The côté de boeuf is truly outstanding. Chargrilled to perfection and served medium-rare, this is one of the best hunks of meat you could possibly order in any Dublin restaurant. At a hefty €59 (for a two-person portion), it’s especially fabulous shared between four with a line-up of support-act sides.
Meltingly soft in the middle with an intense beefy flavour, each bite delivers that cheek-sucking, salty, scorched flavour that you expect from exceptionally-reared steak that’s treated with precision, care and love, cooked to perfection. The côté is not only worth the price point it’s also worth the wait, cooked to-order for each table – get a glass of Prosecco and some smoked almonds to tide you over whilst you salivate in anticipation.
Back to those sides, each of which is vying to be the star attraction making it impossible to choose between them (so we usually get almost every one).
We cannot recommend the hashed potatoes and Lyonnaise onions enough. If we could write a love letter to those potatoes, we would. London might fawn over Quality Chop House’s confit potatoes but in Dublin these surely reign supreme as the city’s most sensational starchy side. Simply put: must-order.
We’ve always been fans of eating at the bar, which is a big trend in London yet Dublin has been slightly slower to embrace this more relaxed dining style. We love the close interaction between staff and customer. There’s a heightened buzz and atmosphere when you’re up close and personal with the goings-on of a busy bar. There couldn’t be a better place to perch and enjoy a couple of outstanding seasonal dishes coupled with a rich, spicy glass of red on a cold Dublin night than the bar at Etto. Maybe Delahunt on Camden Street, another of our favourites!
If you find yourself around Stephen’s Green on a busy Saturday, in a standstill and at a loss ideas-wise for lunch, Etto is a shining light. Treat yourself to a Negroni or Aperol Spritz and two or three courses here, where there’s usually walk-in tables available. But past 5pm on any night (closed Sundays), you’ll need to book. This place is popular and fills fast, so book ahead if your heart’s set.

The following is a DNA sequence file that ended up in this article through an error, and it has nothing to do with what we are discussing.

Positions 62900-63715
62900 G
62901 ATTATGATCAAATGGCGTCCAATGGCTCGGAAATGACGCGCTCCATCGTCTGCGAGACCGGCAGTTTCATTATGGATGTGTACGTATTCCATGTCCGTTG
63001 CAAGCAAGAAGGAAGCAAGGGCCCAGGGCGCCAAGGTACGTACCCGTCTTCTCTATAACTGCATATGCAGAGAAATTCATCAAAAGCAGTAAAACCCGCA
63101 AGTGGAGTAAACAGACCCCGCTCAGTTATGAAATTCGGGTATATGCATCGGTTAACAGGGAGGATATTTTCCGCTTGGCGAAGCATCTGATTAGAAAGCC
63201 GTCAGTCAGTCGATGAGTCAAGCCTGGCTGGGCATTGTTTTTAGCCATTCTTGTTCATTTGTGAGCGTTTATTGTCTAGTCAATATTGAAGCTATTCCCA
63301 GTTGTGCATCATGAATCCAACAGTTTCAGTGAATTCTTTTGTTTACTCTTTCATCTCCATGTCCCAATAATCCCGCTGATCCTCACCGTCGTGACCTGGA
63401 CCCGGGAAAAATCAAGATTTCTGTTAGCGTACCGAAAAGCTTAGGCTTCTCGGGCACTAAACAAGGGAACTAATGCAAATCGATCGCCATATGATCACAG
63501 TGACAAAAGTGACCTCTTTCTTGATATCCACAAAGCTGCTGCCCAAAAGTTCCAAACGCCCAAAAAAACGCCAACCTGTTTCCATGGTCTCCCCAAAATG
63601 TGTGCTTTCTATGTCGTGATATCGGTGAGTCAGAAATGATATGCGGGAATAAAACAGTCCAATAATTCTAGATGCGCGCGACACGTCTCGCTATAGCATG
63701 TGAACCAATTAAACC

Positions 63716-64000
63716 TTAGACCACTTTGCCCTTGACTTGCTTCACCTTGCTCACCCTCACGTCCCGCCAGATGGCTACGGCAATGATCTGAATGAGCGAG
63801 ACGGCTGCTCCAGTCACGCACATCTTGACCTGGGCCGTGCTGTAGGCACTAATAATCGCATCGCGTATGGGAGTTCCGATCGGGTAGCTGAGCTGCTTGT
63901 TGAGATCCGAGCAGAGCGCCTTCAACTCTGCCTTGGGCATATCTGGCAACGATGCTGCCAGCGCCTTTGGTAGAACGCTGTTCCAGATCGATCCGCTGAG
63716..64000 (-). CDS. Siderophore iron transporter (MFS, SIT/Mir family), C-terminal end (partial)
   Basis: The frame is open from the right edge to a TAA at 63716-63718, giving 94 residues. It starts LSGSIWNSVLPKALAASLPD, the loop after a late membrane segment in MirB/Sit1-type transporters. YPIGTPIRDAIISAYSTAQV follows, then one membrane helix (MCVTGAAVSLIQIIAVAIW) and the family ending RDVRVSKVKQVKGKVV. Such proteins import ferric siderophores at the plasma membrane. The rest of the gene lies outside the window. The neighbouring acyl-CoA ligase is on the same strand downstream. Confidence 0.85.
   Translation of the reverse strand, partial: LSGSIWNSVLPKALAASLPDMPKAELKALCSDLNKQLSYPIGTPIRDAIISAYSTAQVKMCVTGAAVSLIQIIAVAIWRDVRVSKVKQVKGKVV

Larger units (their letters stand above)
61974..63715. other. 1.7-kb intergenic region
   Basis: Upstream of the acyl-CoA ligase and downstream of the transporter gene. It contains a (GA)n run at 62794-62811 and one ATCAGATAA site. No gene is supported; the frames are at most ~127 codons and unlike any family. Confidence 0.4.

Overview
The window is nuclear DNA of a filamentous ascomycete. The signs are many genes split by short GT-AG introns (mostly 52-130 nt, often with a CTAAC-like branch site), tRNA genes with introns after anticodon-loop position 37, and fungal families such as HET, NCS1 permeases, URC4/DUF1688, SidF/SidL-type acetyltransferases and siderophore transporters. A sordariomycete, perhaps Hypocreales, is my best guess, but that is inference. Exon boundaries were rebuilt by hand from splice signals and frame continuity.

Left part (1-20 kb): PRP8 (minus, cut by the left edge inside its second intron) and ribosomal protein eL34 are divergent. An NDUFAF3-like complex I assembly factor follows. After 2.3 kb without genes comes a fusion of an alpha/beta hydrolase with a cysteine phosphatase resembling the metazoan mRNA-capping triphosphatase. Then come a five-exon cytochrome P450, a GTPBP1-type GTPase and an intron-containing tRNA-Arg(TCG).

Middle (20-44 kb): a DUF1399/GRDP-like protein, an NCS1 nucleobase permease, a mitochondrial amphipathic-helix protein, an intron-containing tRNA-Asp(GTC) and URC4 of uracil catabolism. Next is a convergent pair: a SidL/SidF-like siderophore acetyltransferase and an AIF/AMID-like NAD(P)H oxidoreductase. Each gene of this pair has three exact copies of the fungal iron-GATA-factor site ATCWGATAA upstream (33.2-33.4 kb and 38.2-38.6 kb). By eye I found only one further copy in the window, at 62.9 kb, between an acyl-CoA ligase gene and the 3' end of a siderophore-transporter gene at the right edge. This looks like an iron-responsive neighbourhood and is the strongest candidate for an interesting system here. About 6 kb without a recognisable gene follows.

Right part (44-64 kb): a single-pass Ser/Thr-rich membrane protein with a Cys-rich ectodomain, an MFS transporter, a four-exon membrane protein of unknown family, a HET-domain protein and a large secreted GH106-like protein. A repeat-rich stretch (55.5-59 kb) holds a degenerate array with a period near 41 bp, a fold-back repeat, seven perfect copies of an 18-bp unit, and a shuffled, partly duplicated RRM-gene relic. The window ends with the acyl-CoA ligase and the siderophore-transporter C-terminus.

Some Dublin-based Irish food experts, whose words we read and rely on a weekly basis – Irish Times critic Catherine Cleary, and Totally Dublin’s Aoife McElwain – have raved about this restaurant, so don’t just take our word for it.
A final thing we love about Etto is how compact it is, it’s no more than a few tables, a couple of well-trained staff and a tiny kitchen packed with incredible chef talent. Whilst taking a trip down a creaky stair or two to the bathrooms below, you can usually peer into the busy kitchen.
You might also spot another wonderful sight we relish in restaurants – a stack of cookbooks. Every story in the world has already been told, we hasten to add. No recipe is unique and everything comes from somewhere else. This is what keeps the world turning. We love seeing restaurants proudly displaying the books that give them inspiration – a nod to chefs, recipes and restaurants that have helped them shape what they now offer. That sight cements precisely in our minds the type of restaurateurs and chefs we want to cook for us and we want to support in return.
Disclaimer: Not sponsored, we would tell you if it was. We’ve paid full whack every time we’ve dined here because we love this place!
Still need convincing? Read more about Etto from our friends Gin & Griddle.